Tight-loose cultural conflicts even show up within families. Those most vulnerable to the virus, including the elderly and those with underlying health vulnerabilities, may have the “tightest” responses, venturing outside rarely and wearing masks when they do. The young and the healthy may be more inclined to resist such limitations, believing they’re at low risk of becoming seriously ill.
“When groups with fundamentally different cultural mind-sets meet, conflict abounds,” writes Gelfand in Rule Makers, Rule Breakers. Those who lean tight accuse those who lean loose of endangering their lives. And those on the loose end accuse those who favor tightening measures of devastating the economy and curbing fundamental American values.
Strategies to Prevent Cultural Misunderstandings
Given these cultural conflicts, how can we engage in effective intercultural conflict resolution in our homes, our communities, and society at large? “Creating space for empathy can prove invaluable for combating intergroup hostility,” Gelfand writes in Rule Makers, Rule Breakers.
When cultural conflicts about adherence to stay-at-home orders arise in your home, think about whether tight-loose mindsets are clashing. Where do you fall on the tight-loose continuum? While all of us are capable of tightening (think libraries) or loosening (think parties) depending on the context, we tend to have a default preference for rule making and rule breaking. To find out yours, take the TL mindset quiz.
Next, think about where others fall on the continuum and why their own experiences may have affected their own mindsets. Listen to their perspective without judgment. Share your own experience and fears, then try to negotiate solutions. If you veer tight, maybe you can loosen up in ways that make you feel comfortable (such as venturing outside in a healthy, social-distancing way). If you veer loose, remember that it may be important to be vigilant as society opens up, and to be prepared to tighten up again as needed.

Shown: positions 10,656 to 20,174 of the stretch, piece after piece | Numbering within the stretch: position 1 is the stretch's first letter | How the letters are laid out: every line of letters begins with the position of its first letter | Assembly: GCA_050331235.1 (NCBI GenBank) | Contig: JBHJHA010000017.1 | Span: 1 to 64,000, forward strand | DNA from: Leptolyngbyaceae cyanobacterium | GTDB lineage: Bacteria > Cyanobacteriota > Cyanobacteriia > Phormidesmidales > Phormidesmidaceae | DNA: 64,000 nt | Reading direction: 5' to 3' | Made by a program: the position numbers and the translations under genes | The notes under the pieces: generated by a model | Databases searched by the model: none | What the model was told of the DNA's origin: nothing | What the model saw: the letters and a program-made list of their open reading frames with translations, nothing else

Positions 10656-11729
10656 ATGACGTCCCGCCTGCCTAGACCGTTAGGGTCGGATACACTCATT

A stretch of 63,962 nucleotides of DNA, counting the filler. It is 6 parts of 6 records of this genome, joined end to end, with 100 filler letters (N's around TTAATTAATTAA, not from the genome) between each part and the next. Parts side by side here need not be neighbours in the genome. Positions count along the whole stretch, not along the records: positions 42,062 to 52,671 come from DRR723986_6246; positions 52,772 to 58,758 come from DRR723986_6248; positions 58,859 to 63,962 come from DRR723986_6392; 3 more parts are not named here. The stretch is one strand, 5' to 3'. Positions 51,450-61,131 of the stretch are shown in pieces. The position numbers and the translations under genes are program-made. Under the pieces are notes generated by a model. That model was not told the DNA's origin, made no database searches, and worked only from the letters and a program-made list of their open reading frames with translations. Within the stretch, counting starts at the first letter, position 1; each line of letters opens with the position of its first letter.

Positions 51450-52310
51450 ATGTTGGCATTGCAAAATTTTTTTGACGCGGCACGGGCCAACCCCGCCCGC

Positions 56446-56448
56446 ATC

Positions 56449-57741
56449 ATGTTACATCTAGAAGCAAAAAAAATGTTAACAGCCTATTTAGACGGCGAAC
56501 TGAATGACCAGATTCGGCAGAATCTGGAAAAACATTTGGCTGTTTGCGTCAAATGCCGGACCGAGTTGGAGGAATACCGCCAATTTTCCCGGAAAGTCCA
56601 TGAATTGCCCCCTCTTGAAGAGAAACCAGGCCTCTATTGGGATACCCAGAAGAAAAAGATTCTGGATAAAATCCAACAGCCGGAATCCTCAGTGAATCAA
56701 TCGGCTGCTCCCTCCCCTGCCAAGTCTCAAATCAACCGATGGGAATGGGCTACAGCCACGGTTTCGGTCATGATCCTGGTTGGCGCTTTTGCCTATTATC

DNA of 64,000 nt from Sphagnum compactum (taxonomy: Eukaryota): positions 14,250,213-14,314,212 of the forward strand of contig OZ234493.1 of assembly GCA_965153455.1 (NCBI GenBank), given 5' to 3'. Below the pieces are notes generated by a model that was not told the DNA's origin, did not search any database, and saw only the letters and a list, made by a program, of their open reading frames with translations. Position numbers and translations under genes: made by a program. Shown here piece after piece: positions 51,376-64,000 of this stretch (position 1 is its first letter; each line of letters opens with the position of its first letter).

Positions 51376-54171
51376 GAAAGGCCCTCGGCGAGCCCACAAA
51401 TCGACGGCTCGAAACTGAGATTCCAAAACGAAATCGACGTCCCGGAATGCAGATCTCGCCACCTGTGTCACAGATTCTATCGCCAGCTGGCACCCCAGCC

Virtual interactions can reduce cultural conflicts for those located far apart. In their research, Gelfand her collaborator Joshua Jackson tried an intervention aimed at reducing hostility between Americans and Pakistanis—members of loose and tight cultures, respectively. Students from both cultures were asked to read diary entries written by other students about their daily lives. Those who read entries by students from the other culture came to view that culture as much more similar to their own than they had previously believed, and also more positively. By taking time to read and listen to people’s stories, we can better understand their behavior.
Katherine Shonk is the editor of the Negotiation Briefings newsletter, a monthly source of negotiation advice for professionals published by the Program on Negotiation at Harvard Law School. She is also a research associate for Harvard Business School and was formerly employed by the Kellogg School of Management at Northwestern University. Shonk received her BS from the University of Illinois at Urbana-Champaign and her MA in creative writing from the University of Texas at Austin. She has published articles in the Harvard Business Review and other management journals. An accomplished fiction writer, Shonk is the author of a novel, Happy Now?, and a short story collection, The Red Passport.